Mycoplasma Bovis is a micro-organism of cattle. It has recently been found in NZ for the first time in a dairy herd in South Canterbury. The disease does not affect humans.
There is currently a major MPI response to contain and eradicate the disease on farms affected. This is MPI’s current goal but may change as more information becomes known and the situation evolves. CRV Ambreed are receiving daily updates from MPI on the latest outcomes of the on-farm investigations and management of the disease.
Testing for the disease has its challenges and as this is a new disease in New Zealand, laboratories have had to gear up to respond to this. Testing is done using a PCR test on samples which currently takes 7 days.
The organism can cause a variety of clinical signs in cattle depending on factors such as their age. Usually more than one of the symptoms listed below exist in affected animals on affected properties.
• Abortion followed by severe uterine infections
• Pneumonia more likely in calves
• Loss of milk production
• Sometimes death, more likely in calves
• Ear infections
The disease can present differently between herds and even countries. This can depend on many variables including the strain of the organism and the management practices on farm. A few animals in a herd may be affected or large outbreaks may occur. Treatment and elimination in cattle is difficult due to the nature of the organism.
The principle means of spread is via direct contact between animals (natural mating, purchased stock, nose to nose over a boundary). It can also be spread via aerosols (e.g. rearing sheds, milking stalls) or via body fluids such as infected milk fed to calves or cross contamination during the milking process. The organism can be found in all body fluids including milk, urine, mucus, saliva, semen and faeces.
MPI have issued a statement that currently it is not thought that imported semen is the source of the current disease outbreak in cattle. MPI have stringent protocols on imported semen and believe these eliminate the disease. As more information is released by MPI we will, as appropriate, provide further updates.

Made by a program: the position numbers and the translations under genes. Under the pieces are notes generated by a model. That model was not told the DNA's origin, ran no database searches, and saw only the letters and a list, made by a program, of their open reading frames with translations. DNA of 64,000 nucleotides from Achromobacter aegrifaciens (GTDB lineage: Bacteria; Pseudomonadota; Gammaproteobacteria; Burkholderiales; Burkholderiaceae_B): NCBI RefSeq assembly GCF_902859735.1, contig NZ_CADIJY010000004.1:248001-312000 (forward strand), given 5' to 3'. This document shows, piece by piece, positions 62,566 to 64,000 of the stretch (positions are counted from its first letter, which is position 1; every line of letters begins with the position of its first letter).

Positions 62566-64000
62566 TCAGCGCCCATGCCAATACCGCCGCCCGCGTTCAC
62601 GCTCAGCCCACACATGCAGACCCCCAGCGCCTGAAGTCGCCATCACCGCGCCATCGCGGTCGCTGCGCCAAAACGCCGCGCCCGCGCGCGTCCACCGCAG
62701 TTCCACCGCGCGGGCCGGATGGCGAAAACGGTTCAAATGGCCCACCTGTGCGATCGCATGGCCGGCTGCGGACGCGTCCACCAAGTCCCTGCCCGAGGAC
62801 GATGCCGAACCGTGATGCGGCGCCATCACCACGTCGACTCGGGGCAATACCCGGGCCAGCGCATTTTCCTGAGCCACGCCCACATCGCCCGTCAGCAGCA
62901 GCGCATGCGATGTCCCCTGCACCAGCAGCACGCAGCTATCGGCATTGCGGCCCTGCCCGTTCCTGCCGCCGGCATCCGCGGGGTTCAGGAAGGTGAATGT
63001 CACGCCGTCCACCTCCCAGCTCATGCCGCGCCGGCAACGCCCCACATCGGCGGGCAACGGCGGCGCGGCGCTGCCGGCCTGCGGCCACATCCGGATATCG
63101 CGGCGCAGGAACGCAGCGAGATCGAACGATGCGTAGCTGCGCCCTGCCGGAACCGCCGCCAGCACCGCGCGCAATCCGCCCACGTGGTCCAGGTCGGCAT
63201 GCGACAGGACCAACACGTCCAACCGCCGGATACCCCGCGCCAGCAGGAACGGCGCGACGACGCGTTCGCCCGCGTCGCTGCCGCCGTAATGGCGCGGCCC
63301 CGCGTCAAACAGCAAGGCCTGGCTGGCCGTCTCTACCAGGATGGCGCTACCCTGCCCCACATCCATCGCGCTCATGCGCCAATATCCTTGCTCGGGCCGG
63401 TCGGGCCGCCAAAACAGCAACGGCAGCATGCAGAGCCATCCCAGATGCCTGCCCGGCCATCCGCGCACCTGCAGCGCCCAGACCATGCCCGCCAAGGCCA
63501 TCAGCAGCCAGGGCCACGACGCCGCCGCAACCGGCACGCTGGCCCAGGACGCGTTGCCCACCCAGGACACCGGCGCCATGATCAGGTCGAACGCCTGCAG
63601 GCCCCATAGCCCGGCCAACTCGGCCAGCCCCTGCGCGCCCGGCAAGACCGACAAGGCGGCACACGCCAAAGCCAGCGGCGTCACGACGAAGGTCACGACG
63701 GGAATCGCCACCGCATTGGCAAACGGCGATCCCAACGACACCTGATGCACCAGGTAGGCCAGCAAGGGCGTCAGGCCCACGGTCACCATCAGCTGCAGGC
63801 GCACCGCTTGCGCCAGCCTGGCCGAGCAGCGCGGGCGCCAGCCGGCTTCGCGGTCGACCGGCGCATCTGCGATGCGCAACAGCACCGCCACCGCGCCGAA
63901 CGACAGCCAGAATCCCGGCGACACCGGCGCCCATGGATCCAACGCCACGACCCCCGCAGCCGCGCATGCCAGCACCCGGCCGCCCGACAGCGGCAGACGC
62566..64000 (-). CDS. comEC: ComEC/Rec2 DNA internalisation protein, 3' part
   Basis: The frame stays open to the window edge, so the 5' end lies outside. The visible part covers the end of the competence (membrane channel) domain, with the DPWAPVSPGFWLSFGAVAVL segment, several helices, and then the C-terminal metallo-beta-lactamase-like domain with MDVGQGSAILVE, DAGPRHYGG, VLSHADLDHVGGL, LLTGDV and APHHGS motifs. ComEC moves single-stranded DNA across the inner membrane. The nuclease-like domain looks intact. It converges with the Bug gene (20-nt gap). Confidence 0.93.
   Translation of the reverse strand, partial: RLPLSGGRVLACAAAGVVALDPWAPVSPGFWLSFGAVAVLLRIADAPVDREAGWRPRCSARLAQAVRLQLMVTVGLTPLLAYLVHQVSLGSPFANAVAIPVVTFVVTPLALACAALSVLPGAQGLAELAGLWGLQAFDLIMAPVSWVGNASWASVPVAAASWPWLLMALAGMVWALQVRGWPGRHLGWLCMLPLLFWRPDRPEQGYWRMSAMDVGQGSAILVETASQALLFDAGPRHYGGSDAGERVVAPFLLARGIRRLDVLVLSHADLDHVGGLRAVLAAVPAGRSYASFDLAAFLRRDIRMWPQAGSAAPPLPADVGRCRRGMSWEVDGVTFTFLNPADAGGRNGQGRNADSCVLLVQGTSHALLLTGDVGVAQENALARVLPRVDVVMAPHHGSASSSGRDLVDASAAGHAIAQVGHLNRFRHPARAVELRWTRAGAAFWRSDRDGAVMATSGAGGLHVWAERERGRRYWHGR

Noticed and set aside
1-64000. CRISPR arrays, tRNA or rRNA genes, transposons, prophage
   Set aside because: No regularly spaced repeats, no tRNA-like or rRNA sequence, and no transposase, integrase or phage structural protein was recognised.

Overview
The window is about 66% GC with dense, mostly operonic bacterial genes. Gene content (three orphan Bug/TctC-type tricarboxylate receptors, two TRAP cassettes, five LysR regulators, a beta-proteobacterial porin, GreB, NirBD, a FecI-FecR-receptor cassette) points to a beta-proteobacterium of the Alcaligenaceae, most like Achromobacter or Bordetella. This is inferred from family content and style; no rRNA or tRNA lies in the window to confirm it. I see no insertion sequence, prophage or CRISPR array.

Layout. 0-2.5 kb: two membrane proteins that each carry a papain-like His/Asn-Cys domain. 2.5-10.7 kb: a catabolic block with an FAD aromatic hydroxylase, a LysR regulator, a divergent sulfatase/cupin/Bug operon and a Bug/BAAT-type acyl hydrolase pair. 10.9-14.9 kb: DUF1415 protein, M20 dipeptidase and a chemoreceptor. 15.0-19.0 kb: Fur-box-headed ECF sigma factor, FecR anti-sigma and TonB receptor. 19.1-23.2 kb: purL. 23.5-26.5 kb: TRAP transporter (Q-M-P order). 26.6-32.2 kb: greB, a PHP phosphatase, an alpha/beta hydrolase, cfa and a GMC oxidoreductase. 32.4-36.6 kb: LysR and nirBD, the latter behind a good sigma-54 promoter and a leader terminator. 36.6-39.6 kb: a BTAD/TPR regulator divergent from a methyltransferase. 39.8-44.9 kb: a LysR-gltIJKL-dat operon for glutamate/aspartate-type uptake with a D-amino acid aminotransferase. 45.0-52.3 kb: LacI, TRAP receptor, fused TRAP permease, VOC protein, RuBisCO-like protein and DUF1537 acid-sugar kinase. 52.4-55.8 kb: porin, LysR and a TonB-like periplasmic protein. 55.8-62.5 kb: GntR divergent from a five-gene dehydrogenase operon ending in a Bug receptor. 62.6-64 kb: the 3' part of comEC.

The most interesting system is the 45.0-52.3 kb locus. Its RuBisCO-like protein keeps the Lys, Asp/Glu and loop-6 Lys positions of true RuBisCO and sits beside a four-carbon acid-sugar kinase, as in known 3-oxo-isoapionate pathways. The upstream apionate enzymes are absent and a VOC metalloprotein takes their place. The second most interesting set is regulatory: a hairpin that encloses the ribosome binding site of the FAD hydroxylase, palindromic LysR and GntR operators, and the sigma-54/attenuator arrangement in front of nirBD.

Where the disease has been identified on farms, CRV Ambreed will follow all MPI procedures if we are required to provide services to these farms, to prevent the spread of the disease. This may include herd testing or AI services. Measures such as disposal or equipment not leaving an infected farm will be set by MPI and CRV Ambreed will follow these.
Further reminders will be given to all staff including herd testers and AI technicians during the upcoming refresh training seminars/workshops with regard to the importance of following ALL hygiene protocols at all times. The importance of this applies to all management practices CRV Ambreed sets to protect farmers and their cows.
CRV Ambreed semen stocks and CRV Ambreed bulls
CRV Ambreed’s adherence to MPI protocols and strict CRV Ambreed Bellevue centre bio-security standards, including rigorous health testing, means CRV Ambreed bulls and semen stocks meet all current health/disease elimination and mitigation requirements. Our high hygienic standards across all parts of the farm, collection, laboratory and processing methods (including the appropriate use of anti-biotics in our frozen semen) and distribution are an important part of our operation. This should give all a high level of confidence that CRV Ambreed’s compliance and processes are sound. CRV Ambreed’s imported product meets all current import and bio-security controls.
CRV Ambreed’s bulls are continually monitored by our centre veterinarians and trained collection staff to ensure bulls are always healthy at the time of collection.
CRV contacts for more information.
CRV Ambreed Centre Veterinarians – Bill Hancock / Cecilia Van Velsen
CRV Ambreed Senior Management Team – Angus Haslett / Andy Medley
See MPI Website for latest updates.
10th August 2017